Worship of Lord Brahma, Part 8

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BY: SUN STAFF - 29.11 2017

Interior of Adi-Purkha Temple, Tihri

A serial exploration of places of Lord Brahma's worship.


Adi-Purkha Brahma Temple at Tihri-Uttarsal

In our exploration of Lord Brahma's temple in Himachal Pradesh, we began yesterday with one of the most prominent examples, the Adi-Brahma temple in the village of Khokhan, near Bhuntar in the Kullu Valley. There are four additional Brahmadev temples in the Kullu Valley about which very little information is available. They are the Beas Valley Brahma temples in the villages of Phati-Kanaun, Shilpihar, and Rahala village, and the temple at Surla Charan in Nahan tehsil of district Sirmaur.

The sixth, and most widely known Himachal Brahma temples is the Adi Purkha temple in the village of Tihri-Uttarsal, Mandi. This temple has an interesting historical connection to the Adi-Brahma temple at Khokhan, which is described in the book. Wooden Temples of Himachal Pradesh by Mian Goverdhan Singh.

"The pagoda style temple of Adi Purkha at Tihri-Uttarsal in Mandi district is an elaborate structure as compared to the one at Khokhan, but it compares nowhere near the latter in artistry. While the temple of Adi Brahma at Khokhan still retains to a larger extent the nostalgic grandeur of the past, the pagoda of Adi Purkha has undergone extensive renovations within the past few decades.

Adi-Purkha Brahma Temple, Tihri-Uttarsal

The pagoda structure of Adi Purkha is interesting for its imposing and well-intentioned arrangement of the three tiers and the formal harmony of the entire structure. In the treatment of this pagoda, the compositional parameters have fully been adhered to, so that the diverging lines of the topmost tier, when extended downward, precisely touch edges of the succeeding lower roofs to form an isosclese triangle. The mid-dip in the roof of the lowermost tier has further accentuated the aesthetic effect of the composition.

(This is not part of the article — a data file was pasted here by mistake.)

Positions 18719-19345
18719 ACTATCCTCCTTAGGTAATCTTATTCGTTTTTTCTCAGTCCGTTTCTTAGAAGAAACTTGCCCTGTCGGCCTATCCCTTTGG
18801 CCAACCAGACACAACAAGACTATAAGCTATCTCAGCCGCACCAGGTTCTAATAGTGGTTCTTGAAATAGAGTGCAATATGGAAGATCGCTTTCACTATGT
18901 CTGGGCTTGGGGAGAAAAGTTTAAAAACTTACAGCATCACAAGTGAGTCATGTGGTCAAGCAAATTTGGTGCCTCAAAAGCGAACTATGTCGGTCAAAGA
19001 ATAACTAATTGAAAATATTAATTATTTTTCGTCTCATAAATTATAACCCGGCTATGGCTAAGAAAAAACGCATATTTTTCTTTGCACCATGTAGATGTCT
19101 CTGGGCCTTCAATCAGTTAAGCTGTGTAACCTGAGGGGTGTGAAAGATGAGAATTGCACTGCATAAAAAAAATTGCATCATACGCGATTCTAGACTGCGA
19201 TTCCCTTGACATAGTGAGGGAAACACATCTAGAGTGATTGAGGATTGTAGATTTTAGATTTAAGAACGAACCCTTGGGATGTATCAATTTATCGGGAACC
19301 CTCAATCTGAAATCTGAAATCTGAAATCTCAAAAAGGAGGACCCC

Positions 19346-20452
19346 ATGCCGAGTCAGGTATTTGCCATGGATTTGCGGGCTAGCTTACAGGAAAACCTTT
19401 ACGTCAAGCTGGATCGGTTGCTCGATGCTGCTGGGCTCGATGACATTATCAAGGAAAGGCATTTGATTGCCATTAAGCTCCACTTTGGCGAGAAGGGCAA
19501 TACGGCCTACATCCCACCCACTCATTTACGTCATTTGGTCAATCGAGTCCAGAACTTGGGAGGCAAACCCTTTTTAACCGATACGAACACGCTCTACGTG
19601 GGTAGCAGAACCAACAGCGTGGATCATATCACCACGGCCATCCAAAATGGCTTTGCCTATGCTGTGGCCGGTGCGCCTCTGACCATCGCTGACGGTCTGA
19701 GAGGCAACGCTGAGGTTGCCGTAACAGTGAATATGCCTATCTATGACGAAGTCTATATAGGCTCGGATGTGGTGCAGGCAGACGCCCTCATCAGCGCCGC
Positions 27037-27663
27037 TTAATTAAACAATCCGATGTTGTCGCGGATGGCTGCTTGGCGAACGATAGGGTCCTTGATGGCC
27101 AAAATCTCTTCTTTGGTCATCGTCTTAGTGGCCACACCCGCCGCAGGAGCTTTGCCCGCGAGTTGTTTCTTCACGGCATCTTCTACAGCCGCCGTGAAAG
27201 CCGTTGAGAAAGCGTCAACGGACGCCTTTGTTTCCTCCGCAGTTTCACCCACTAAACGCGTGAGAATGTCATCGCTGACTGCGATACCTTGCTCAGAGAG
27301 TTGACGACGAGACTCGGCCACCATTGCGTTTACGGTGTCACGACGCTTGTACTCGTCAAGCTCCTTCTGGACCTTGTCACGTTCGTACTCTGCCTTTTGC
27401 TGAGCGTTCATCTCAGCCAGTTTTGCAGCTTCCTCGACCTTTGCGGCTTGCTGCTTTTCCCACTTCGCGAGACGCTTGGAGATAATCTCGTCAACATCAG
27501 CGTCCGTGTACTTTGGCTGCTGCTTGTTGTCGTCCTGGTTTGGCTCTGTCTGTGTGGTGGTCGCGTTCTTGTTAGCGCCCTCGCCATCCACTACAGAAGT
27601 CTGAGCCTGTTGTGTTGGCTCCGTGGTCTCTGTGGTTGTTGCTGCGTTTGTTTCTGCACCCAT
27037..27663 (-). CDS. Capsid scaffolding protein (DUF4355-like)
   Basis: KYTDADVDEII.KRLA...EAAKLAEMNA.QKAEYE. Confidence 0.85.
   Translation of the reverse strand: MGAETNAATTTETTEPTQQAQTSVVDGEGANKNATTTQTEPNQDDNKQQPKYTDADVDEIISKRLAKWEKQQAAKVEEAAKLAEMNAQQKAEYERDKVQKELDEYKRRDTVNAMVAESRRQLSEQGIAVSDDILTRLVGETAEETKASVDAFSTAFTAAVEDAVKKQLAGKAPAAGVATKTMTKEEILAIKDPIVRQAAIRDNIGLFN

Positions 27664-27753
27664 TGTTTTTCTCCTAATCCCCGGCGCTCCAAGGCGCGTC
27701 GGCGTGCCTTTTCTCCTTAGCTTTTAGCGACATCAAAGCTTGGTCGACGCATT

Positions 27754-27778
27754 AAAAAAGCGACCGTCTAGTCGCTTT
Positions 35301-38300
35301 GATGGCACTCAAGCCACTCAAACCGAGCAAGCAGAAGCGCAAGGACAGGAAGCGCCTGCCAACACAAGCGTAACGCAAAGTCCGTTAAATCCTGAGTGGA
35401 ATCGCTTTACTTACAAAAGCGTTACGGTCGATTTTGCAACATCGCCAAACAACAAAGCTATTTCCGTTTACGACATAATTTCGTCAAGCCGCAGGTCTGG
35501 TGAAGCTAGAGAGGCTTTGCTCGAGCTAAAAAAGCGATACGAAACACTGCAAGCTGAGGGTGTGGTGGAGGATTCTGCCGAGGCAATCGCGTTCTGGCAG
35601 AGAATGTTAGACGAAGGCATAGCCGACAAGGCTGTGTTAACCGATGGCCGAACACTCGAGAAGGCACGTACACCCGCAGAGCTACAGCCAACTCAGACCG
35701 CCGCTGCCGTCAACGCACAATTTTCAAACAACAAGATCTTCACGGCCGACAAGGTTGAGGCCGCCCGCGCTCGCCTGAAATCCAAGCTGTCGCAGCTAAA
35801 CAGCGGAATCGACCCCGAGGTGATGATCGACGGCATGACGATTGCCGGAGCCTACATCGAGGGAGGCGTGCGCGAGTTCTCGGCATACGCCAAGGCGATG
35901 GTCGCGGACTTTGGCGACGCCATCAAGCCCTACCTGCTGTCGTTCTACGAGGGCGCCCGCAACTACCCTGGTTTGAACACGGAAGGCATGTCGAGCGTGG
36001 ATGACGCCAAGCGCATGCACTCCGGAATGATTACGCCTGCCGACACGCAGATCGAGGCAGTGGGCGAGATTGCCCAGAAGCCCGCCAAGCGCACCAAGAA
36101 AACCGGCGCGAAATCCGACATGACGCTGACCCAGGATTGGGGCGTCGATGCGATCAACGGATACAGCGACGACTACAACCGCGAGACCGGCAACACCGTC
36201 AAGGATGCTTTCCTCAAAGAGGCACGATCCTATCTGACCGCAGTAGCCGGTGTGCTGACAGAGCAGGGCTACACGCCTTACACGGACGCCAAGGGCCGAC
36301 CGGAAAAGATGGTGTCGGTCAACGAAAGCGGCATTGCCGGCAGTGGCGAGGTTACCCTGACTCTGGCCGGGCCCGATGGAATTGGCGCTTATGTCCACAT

The under-portion of the tiers between the roofs is fitted with carved and ornamented structural members and multi-arched brackets. The graceful turned fringes and bells stylistically identical to the ones in the pagoda at Khokhan, have been provided under the roofs. Earlier, this pagoda carried wooden plank roofing, but it was replaced by thin stone slates during the restoration carried out in the recent past. Located some distance away is the tower-type bhandar of the devta.

It may be hazardous to fix the date of this time, but it may be safe to assume that it was built in the lower half of the 14th century. There is a tradition in Tihri village that in the ancient past, this village formed a part of the cultic realm of Adi Brahma of Khokhan. But when both the villages, Tihri and Khokhan, were separated during the territorial dispute between the kingdoms of Mandi and Kullu, the people of Tihri-Uttarsal raised a separate temple in their village on the pattern of Adi Brahma temple at Khokhan. In that process, the images in the Adi Brahma temple were also divided. The one installed in the then-newly built temple at Tihri was named as 'Adi Purkha' on the pattern of Adi Brahma at Khokhan, and also called 'Brahma' to signify its relationship and junior position vis-à-vis the Deity in the temple at Khokhan.

The above tradition follows a historical event which records that village Khokhan was annexed to Mandi kingdom by Raja Ban Sen (1301-1346 AD). Ban Sen is known to have built a temple at Hardwar beside a lake, popularly known as Parashar temple. Adi Brahma temple at Khokhan was probably built by him to mark his new acquisition. The 'Adi Purkha' temple may thus be considered a junior contemporary of the 'Adi Brahma' temple at Khokhan. The junior position of the temple at Tihri-Uttarsal not withstanding, it is perhaps a singular example of 'Adi Purkha' temple not only in the Beas valley, but in the mainland as well."

Temple scene along Sangla mountain range, Himachal Pradesh

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